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Re: Review of http://www.w3.org/TR/2007/WD-access-control-20071126/

From: Anne van Kesteren <annevk@opera.com>
Date: Tue, 11 Dec 2007 18:25:31 +0100
To: "Williams, Stuart (HP Labs, Bristol)" <skw@hp.com>, "public-appformats@w3.org" <public-appformats@w3.org>
Message-ID: <op.t26lctzq64w2qv@annevk-t60.oslo.opera.com>

On Mon, 10 Dec 2007 18:57:41 +0100, Williams, Stuart (HP Labs, Bristol)  
<skw@hp.com> wrote:
> I have an action from the TAG to review  
> http://www.w3.org/TR/2007/WD-access-control-20071126/
> Please regard the attached as personal comments. The TAG may  
> subsequently choose to support some, all or none of them.

Please regard the responses below as responses of the WAF WG. The WG may  
override my responses in subsequent discussion. (:-), though for real.)  
There are some questions included as well.

> I think that the early part of the document (mostly the introduction) is  
> written in a way that could be understood to suggest that resources  
> rather than their representations are being retrieved.
> [... about http://www.w3.org/TR/webarch ...]

I tried making it a more clear by talking about "Web page" and "image" and  
"data of a resource" which seems more in line with AWWW while remaining  
relatively easy to read and understandable to myself. :-) I hope that  

> The introduction would benefit from a little more explaination of what a  
> "cross-site" or "cross-domain" (pick juts one term) request is.

I added such an explanation. I also added it to the abstract.

> The opening sentence suggests that HTML img and script elements can  
> result in "cross-site" requests. That leaves me puzzled, unless what it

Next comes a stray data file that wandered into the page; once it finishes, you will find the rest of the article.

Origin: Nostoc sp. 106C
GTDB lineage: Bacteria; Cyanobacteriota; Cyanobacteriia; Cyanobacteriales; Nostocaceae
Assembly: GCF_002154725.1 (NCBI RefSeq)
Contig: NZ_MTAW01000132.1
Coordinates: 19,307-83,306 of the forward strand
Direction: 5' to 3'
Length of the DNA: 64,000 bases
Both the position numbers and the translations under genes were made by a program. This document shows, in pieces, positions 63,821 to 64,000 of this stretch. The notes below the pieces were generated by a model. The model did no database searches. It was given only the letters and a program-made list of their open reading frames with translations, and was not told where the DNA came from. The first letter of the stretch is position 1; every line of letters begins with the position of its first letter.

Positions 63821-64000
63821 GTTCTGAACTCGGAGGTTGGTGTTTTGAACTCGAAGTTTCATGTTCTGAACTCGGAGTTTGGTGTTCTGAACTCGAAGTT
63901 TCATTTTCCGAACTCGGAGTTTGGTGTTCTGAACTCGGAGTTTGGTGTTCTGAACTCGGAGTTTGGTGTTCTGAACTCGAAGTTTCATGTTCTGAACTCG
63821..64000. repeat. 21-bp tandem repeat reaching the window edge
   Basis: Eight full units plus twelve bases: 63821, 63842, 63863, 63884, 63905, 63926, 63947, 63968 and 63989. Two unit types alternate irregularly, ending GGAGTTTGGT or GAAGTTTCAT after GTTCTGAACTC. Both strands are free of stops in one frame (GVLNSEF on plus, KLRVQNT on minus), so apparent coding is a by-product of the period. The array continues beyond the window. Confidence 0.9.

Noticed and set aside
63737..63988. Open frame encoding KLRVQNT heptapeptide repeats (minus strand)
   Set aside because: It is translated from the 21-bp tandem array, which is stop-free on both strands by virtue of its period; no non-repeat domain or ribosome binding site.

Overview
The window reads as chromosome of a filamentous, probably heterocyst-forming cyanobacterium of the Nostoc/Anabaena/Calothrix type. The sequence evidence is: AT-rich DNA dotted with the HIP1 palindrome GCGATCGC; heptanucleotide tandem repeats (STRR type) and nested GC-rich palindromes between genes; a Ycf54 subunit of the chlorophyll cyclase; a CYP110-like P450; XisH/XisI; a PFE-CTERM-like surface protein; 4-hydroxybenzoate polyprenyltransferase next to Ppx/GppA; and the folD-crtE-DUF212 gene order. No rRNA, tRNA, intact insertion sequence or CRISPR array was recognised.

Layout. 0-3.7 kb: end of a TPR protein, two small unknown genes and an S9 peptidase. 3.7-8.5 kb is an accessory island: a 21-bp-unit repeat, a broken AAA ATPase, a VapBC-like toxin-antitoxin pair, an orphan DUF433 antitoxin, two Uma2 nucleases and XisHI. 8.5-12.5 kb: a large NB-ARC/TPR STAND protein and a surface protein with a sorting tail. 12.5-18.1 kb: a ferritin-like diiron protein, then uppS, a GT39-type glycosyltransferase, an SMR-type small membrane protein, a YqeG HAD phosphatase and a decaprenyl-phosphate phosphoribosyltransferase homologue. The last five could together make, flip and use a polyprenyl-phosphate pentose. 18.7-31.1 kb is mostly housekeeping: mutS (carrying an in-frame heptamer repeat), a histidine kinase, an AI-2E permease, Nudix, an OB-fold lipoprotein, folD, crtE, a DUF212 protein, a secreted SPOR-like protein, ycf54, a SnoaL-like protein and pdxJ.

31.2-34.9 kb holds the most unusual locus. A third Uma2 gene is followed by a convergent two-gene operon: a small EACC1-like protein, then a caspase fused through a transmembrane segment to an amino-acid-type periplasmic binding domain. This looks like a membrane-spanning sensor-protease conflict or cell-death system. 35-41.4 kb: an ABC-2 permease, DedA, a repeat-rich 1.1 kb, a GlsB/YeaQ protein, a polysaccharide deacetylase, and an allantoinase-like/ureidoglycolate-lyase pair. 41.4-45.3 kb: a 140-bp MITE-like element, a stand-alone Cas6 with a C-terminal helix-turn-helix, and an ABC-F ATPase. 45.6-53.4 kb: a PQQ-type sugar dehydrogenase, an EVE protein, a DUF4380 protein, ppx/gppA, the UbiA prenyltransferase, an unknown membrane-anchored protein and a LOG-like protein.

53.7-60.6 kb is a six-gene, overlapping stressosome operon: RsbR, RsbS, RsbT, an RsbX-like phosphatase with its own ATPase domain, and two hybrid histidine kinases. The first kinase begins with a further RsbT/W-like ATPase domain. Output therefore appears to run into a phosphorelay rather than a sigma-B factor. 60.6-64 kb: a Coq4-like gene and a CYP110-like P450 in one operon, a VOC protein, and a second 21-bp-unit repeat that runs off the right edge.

> is intended to indicate is that img and script tags can result in the  
> retrieval of scripts (in the case of IMG I assume through further  
> references to scripts say from an SVG image) and the subsequent client  
> site execution of those scripts can give rise to "cross-site" requests.

The idea is that a Web page on domain A can use an image on domain B by  
means of <img>. The draft now clearly states this.

> Suggest pre-pending (or wteo):
> "A cross-site requests occurs when a retrieved resource representation  
> results in the loading of scripted client behaviours which, during  
> execution, request access resources in different domain from first  
> resource."

Cross-site requests in the draft are not restricted to scripting. For  
instance, attaching cross-site XBL bindings does not have to involve  

> 2) Re: 4.3 <?access-control?> PI
> The 2nd para has not been fully updated to cover the addition of the  
> "method" pseudo attribute. eg. three->four and the value of a "method"  
> is *not* an "access item".

Actually, it is. It talks about three attributes of type X and one  
attribute of type Y.

> 3) Re: 5.1.1 Generic Cross-site Request Algorithm
>         Otherwise, let current request URI be the new URI and then
>         follow these set of steps:
>         ...
>         2. Otherwise, transparently follow the redirect while
>          observing the set of request rules.
> Suggest adding forward references to 5.1.2 and 5.1.3 on the phrase  
> 'request rules' - I was initially confused about what was being referred  
> to.

Would moving this down help? Similarly to your suggestion for the  
processing model algorithm?

> Substantive:
> ===========
> 1) Re: 5.1.3 Cross-site Non-Get Access Request - step 5 Otherwise Clause

Step 5 is not an otherwise clause. I'll assume that was a mistake.